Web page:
You’ll want to mix in your
GetIntegrationManagerMixin, like so:
from djblets.integrations.models import BaseIntegrationConfig from myproject.integrations.base import GetIntegrationManagerMixin class IntegrationConfig(GetIntegrationManagerMixin, BaseIntegrationConfig): pass
That’s all you need to do to get started. If you want to add some additional fields (for example, to associate one of these with a specific user, organization, etc.), then you can add fields here. For example:
Setting Up Views¶
Now that you have the base foundation for integrations and their configuration and management, you’ll need to get some views going.
In these examples, we’re going to assume you’re using views for the administration UI.
Whichever views you choose to use will need to be subclassed, using your
GetIntegrationManagerMixin above. This is as simple as placing the
following in a
from djblets.integrations.views import (BaseAdminIntegrationConfigFormView, BaseAdminIntegrationListView) from myproject.integrations.base import GetIntegrationManagerMixin class AdminIntegrationConfigFormView(GetIntegrationManagerMixin, BaseAdminIntegrationConfigFormView): pass class AdminIntegrationListView(GetIntegrationManagerMixin, BaseAdminIntegrationListView): pass
You can customize some other behavior of these views as well. See their documentation for more information.
Setting up URLs¶
Now that you have your views, you’ll need to build URLs for them. In this
example, we’ll place them in your
from django.conf.urls import include, patterns, url from djblets.integrations.urls import build_integration_urlpatterns from myproject.integrations.views import (AdminIntegrationConfigFormView, AdminIntegrationListView) urlpatterns = patterns( '', url('^admin/integrations/', include(build_integration_urlpatterns( list_view_cls=AdminIntegrationListView, config_form_view_cls=AdminIntegrationConfigFormView))), ... )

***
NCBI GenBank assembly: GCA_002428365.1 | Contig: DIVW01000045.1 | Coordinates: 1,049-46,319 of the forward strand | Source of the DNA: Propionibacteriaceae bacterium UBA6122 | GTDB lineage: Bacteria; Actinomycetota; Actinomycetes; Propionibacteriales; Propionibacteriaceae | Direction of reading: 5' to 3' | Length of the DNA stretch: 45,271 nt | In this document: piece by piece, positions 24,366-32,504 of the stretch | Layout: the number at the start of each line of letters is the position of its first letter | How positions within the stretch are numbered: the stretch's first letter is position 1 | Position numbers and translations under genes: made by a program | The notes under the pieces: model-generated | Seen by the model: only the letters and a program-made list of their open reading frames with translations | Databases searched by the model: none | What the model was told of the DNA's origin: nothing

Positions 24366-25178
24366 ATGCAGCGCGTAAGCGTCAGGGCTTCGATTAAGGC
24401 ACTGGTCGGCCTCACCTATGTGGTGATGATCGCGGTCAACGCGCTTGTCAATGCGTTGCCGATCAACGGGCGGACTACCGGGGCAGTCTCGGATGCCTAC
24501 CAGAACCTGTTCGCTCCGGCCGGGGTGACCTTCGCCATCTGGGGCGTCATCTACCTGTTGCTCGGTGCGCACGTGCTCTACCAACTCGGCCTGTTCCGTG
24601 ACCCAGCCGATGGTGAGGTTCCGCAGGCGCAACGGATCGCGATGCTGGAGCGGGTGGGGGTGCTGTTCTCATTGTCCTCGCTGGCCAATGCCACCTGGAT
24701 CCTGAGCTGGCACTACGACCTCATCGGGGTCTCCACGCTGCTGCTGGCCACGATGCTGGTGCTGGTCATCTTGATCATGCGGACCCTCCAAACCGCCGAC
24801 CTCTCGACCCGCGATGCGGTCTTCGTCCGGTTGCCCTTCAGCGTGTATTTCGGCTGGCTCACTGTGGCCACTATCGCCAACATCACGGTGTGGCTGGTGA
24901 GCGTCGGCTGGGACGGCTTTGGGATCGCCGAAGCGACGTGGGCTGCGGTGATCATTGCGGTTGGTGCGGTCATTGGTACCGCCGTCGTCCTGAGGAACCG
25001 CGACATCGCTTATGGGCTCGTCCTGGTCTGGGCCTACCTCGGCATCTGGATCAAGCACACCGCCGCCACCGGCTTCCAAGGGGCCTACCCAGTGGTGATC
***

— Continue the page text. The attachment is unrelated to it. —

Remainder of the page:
You should now be set! If you go to
you should see a list of all your integrations (none, at this moment), and
will have UI for configuring them.
You can now start writing integrations.
Adding Fields to IntegrationConfig¶
You may want to add some special fields to your configuration model. For instance, you may want to associate it with a user, or an organization model, or maybe you want to store something else entirely.
To do this, you’ll first need to add the fields to your configuration model. We’ll show this off with a User association:
from django.contrib.auth.models import User from djblets.integrations.models import BaseIntegrationConfig from myproject.integrations.base import GetIntegrationManagerMixin class IntegrationConfig(GetIntegrationManagerMixin, BaseIntegrationConfig): user = models.ForeignKey(User, related_name='integration_configs')
This will give us an association between users and their integration configurations.
Next, you may want a special subclass of
IntegrationConfigForm that can work
with this new field:
from django import forms from django.contrib.auth.models import User from djblets.integrations.forms import (IntegrationConfigForm as BaseIntegrationConfigForm) class IntegrationConfigForm(BaseIntegrationConfigForm): model_fields = ( BaseIntegrationConfigForm.model_fields + ('user',) ) user = forms.ModelChoiceField( label='User', queryset=User.objects.all(), required=True)
This gives you a form that will contain these extra fields. Note that these fields will, in the default template, be presented to the user. This may not be what you want, depending on your use case!